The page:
From The Wall Street Journal:
Those of us with the effrontery to set up as guardians of the English language find ourselves in the condition of the village idiot of the shtetl of Frampol, whose job it was to stand at the village gate awaiting the coming of the Messiah. The pay was low, the poor fellow was made to understand, but the work was steady. And so it is with us guardians—such are the relentless depredations upon the language that we are never out of work.
Not that our work is much appreciated. I have myself railed about the emptiness of the word “focus,” a weak metaphor taken from photography, when in all cases “concentrate” or “emphasize” will do nicely and serve more precisely. Despite my admonitions, the word continues to flourish in politics, sports and for all I know animal husbandry.
“Issue” is another word I have complained about. There are questions, problems and issues. Questions require answers, problems solutions. Issues are matters in the flux of controversy. So I implore you, don’t tell me you have “issues” with your knee or with your kids, when what you have are problems.
. . . .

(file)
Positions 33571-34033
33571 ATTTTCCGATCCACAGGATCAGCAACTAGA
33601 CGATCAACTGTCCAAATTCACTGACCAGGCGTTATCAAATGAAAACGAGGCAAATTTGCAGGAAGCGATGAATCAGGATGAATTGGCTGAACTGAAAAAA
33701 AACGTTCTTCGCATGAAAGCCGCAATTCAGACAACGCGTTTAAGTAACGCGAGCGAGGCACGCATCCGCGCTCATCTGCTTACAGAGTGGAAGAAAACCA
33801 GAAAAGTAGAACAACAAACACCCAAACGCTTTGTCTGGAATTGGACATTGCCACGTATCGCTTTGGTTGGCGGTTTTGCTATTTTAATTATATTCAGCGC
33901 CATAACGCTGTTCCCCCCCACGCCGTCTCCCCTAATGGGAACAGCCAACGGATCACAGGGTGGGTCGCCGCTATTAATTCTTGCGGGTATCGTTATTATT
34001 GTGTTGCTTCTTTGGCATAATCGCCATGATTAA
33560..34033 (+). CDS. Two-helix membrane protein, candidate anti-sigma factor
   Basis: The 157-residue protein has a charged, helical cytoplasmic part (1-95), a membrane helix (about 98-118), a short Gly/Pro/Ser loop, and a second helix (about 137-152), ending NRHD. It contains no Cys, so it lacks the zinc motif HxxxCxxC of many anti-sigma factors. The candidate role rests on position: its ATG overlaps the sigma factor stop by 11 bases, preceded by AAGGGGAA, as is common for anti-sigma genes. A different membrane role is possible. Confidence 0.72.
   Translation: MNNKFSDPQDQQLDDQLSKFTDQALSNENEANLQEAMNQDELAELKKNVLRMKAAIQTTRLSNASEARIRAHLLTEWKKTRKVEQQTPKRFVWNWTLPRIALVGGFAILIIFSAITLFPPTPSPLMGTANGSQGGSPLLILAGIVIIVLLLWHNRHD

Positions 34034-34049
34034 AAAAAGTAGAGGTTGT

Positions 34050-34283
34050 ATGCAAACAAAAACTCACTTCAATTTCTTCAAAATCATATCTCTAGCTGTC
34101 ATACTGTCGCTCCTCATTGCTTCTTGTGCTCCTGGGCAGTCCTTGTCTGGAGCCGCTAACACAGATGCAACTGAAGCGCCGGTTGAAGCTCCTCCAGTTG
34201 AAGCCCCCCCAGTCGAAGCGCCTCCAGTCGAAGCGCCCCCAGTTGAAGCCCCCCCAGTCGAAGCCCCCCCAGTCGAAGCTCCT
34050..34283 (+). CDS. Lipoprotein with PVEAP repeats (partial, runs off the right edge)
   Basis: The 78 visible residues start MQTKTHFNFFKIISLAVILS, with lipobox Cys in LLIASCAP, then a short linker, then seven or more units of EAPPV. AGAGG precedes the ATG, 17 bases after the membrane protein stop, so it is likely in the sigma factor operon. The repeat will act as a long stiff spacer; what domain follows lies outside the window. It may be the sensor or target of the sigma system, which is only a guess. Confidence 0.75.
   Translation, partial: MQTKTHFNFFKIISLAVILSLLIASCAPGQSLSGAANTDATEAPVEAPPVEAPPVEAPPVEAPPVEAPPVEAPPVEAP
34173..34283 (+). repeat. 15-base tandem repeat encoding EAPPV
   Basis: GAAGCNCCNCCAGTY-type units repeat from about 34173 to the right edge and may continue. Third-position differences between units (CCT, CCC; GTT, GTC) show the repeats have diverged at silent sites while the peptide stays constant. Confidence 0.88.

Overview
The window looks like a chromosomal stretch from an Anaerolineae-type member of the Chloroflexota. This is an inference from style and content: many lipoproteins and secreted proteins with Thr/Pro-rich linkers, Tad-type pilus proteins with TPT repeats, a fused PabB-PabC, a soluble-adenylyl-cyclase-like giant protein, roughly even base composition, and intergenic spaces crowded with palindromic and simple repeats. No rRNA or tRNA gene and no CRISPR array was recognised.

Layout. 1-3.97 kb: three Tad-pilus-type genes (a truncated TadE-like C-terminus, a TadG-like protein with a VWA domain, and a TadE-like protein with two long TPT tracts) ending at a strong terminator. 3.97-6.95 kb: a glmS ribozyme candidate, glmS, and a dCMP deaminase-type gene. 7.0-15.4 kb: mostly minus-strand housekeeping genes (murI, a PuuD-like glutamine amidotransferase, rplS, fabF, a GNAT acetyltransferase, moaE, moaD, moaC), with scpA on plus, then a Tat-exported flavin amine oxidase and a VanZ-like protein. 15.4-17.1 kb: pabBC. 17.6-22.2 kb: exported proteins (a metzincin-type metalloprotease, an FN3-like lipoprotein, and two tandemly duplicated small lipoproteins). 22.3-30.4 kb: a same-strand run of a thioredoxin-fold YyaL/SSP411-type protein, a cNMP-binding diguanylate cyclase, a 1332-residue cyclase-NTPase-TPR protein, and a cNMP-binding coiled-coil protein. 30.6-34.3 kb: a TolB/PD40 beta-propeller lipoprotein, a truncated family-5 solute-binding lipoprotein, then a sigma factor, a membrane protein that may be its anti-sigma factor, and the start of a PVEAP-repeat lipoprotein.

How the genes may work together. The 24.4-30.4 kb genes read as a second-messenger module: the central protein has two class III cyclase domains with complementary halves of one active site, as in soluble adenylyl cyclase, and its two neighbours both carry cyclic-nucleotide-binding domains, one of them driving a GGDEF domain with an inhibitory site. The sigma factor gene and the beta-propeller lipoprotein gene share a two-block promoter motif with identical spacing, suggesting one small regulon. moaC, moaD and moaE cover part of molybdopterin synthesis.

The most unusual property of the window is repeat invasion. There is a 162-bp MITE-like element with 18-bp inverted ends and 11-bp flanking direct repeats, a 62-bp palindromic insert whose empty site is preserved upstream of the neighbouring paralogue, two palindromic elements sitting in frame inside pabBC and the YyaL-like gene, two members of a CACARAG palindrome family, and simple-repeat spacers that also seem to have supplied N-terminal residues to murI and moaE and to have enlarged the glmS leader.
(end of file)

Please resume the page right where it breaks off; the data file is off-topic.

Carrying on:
Language guardians have long groused about turning nouns into verbs. An early example was “prioritize” from “priority.” This barn door should never have been left open, for from out of it have debouched the hideous “incentivize” and “weaponize.” The latter is especially popular just now, and pops up in such sentences as “They are weaponizing the Mueller report to use against the president” and “Weaponizing the Supreme Court against Congress is not what the Constitution intended.” It’s enough to disincentivize you from reading.
. . . .
Weaponize, incentivicize, fraught, existential threat: These are all what H.W. Fowler, that god in the pantheon of language guardians, called “vogue words.” “Every now and then,” Fowler wrote, “a word emerges from obscurity, or even from nothingness or a merely potential and not actual existence into sudden popularity. It is often, but not necessarily, one that by no means explains itself to the average man, who has to find out its meaning as best he can. His wrestlings with it have usually some effect upon it; it does not mean quite what it ought to, but to make up for that it means some things that it ought not to, by the time he has done with it.”
Such was Fowler’s description. Now his judgment: “Ready acceptance of vogue words seems to some people the sign of an alert mind; to others it stands for the herd instinct and lack of individuality.”
Link to the rest at The Wall Street Journal